The Spectatorial’s Lara Thompson quizzed burlesque bombshell and show runner Scarlett LaFlamme on how the idea for a GoT-style burlesque started, tidbits about what we can expect from her troupe’s epic performance, as well as how on earth they put together those fantastical costumes!

What is burlesque? What makes it distinct as a way of performing?

Burlesque can incorporate a variety of different performance elements, but what makes it distinct and defines it as burlesque to me, in 2015, is the striptease element. My simple definition of burlesque is that it is a theatrical striptease, because no matter what other elements are added (e.g. props, dance techniques, singing, circus arts, etc.), a burlesque act will involve a striptease (down to pasties and underwear) and the tease, the story of the act, will be the main focus rather than the reveal.

How did you conceive of this performance? 

I became hooked on Game of Thrones in 2012, after binge-watching season one. One day while I was procrastinating on Facebook, I saw that someone had posted a violin cover of the Game of Thrones theme, which I couldn’t stop listening to. Because this is the way my brain responds to music I like, I started thinking about doing a Daenerys Targaryen burlesque act. I then decided I would need a giant dragon prop, and that in order to justify it, maybe I should do an entire Game of Thrones-themed show! I had produced smaller themed shows with a troupe before, but this was something I really wanted to do on my own. I reached out to other known Game of Thrones fans in the burlesque community and found that everyone was really enthusiastic, so I produced my first solo show, which has now become a yearly tradition and the favourite thing of mine that I’ve ever done.

This particular performance this year was inspired by events that happened in season five of the show based on the book A Dance with Dragons. I don’t want to give anything away, but all of the acts this year are brand-new and reflect that season and book.

Is anyone in your company a fan of the books as well? 

I would say more than half of us are, and we discuss nerdy theories together. I started reading the books after finishing the second season of the show, because I couldn’t stand not knowing what happened next, and I finished them before I produced the first Game of Thrones burlesque. I actually just reread the last two books to remind myself of the nuances.

What can you tell me about what to expect from the performance?

This show is both a tribute to and parody of the TV series Game of Thrones. You’ll see creative, story-heavy acts, with people having gone all-out on their costumes and some even recording songs. We even have an aerial silks burlesque act! The show will be mostly hilarious (some acts will be a bit darker), and although we can’t match the level of nudity on the HBO show, it will be sexy. We also have a beautifully absurd finale that I’m really excited about.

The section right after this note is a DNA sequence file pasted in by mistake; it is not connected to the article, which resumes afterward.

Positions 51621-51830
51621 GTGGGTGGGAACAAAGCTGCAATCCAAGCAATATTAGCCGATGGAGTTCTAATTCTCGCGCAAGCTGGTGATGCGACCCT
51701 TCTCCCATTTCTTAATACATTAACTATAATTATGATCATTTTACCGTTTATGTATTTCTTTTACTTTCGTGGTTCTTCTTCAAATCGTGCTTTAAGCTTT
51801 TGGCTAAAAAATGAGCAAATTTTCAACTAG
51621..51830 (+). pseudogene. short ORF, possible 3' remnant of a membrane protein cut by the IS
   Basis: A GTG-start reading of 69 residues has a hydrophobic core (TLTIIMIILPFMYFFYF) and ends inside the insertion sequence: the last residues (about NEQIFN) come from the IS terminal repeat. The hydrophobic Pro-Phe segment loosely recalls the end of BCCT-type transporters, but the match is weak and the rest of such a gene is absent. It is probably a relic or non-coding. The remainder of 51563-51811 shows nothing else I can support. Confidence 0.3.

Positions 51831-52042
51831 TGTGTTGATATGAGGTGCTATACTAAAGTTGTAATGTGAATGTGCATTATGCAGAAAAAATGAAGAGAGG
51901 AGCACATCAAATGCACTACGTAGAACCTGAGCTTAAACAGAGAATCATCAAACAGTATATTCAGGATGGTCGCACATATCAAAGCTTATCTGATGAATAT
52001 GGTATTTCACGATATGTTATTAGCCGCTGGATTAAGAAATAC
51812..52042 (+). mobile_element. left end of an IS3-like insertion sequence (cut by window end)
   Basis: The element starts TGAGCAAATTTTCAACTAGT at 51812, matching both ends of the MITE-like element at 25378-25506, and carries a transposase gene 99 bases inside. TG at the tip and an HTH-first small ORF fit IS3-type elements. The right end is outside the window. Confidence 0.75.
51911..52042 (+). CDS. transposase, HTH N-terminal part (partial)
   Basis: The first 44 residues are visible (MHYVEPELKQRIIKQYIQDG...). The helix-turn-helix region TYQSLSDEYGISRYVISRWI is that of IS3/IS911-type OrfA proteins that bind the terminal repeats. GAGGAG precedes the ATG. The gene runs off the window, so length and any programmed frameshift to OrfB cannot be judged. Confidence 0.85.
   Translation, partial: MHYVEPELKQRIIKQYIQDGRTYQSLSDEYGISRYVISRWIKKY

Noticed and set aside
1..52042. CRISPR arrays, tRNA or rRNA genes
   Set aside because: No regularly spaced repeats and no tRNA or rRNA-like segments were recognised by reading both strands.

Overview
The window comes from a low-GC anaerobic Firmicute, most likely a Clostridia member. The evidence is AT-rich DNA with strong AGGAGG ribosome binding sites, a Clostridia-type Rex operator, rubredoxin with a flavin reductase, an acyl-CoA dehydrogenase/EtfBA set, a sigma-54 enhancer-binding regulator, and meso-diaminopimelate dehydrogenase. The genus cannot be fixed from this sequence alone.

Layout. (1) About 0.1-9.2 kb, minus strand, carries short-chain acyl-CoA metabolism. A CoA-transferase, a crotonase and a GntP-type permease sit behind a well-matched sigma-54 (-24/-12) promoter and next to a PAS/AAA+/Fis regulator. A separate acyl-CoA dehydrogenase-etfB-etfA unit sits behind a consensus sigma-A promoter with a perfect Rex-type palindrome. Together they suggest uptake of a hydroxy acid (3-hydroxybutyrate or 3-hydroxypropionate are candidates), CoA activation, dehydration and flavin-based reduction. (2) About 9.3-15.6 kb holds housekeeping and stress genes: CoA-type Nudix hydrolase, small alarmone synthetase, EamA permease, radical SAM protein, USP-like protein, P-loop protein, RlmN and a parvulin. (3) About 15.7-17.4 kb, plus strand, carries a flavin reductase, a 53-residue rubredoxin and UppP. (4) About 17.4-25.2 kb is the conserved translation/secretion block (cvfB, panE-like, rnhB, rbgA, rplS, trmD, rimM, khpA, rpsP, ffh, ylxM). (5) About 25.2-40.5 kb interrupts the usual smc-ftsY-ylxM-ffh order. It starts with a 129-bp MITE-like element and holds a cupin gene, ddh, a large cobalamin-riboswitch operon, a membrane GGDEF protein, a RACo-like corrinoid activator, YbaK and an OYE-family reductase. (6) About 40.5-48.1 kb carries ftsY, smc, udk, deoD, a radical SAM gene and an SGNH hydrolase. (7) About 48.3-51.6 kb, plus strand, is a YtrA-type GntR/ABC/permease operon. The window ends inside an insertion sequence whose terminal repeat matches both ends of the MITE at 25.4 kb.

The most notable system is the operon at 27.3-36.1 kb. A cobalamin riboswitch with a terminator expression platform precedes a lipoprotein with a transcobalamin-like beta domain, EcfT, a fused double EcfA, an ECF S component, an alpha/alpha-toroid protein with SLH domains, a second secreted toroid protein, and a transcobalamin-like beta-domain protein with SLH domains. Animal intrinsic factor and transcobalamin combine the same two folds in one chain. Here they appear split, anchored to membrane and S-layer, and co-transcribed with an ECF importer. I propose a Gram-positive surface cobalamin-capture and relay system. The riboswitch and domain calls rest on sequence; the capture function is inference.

Who is your favourite Game of Thrones character?

Daenerys Targaryen. I love her journey from scared, meek little girl to one of the strongest women in the Seven Kingdoms. I love her convictions and that she really wants to make the world a better place, even though she screws up sometimes. I also really love that, although she’s a completely badass character, she goes against the “strong female warrior” archetype by not having to have her femininity or sexuality stripped away in order to be powerful.

Is there a noticeable difference in the audience demographics and attitudes/reception when the performances are themed vs. not?

Yes, absolutely. You get a lot of people who have never seen a burlesque show before and maybe otherwise would have never ended up seeing one. Our audience is probably more Game of Thrones fans than burlesque or theatre fans. The reception is wonderful, because they get all the inside jokes, and they can tell that we all love Game of Thrones as much as they do. They love seeing their favourite characters portrayed in such a fun, satirical way. It’s a mutual lovefest. Themed shows are my favourite ones to produce and perform due to the audiences.

What goes into making your costumes for the themed show? Which elements of a character do you choose to recreate?

I generally try to do a burlesque version of the character’s costume, rather than an exact replica—first of all, for practical reasons it needs to be something I can strip out of, and also because stage costumes and television costumes are often very different because they read differently on screen due to things like lighting and other factors. For my first Dany costume, for example, I based it on seasons one and two’s Dothraki outfit, but it was too raggedy for a burlesque costume, so I chose different fabric and covered the whole thing with Swarovski crystals, so it would show up in the dark lighting of the initial venue I used for the show.

This time around, I am actually wearing a pretty exact replica of the cape dress she wore for most of season five (made by Brook Alviano Creations: http://www.brookalviano.com/about.html) because it’s beautiful and burlesque-appropriate and I can use the cape to my advantage. As for what’s underneath, I still have the burlesque mentality of needing to bling some things up, even when doing a themed show. Tanya Cheex, who plays Cersei in this show, taught me that for burlesque, everything needs to be exaggerated “x10,” so even though Daenerys probably wouldn’t wear sequined and fringed undergarments, I’m going to. It’s a reminder that this is a parody.

One Night only on Nov. 29th!

Location: Revival Bar, 783 College St.

Early show: 7:00 p.m. (doors at 6:30)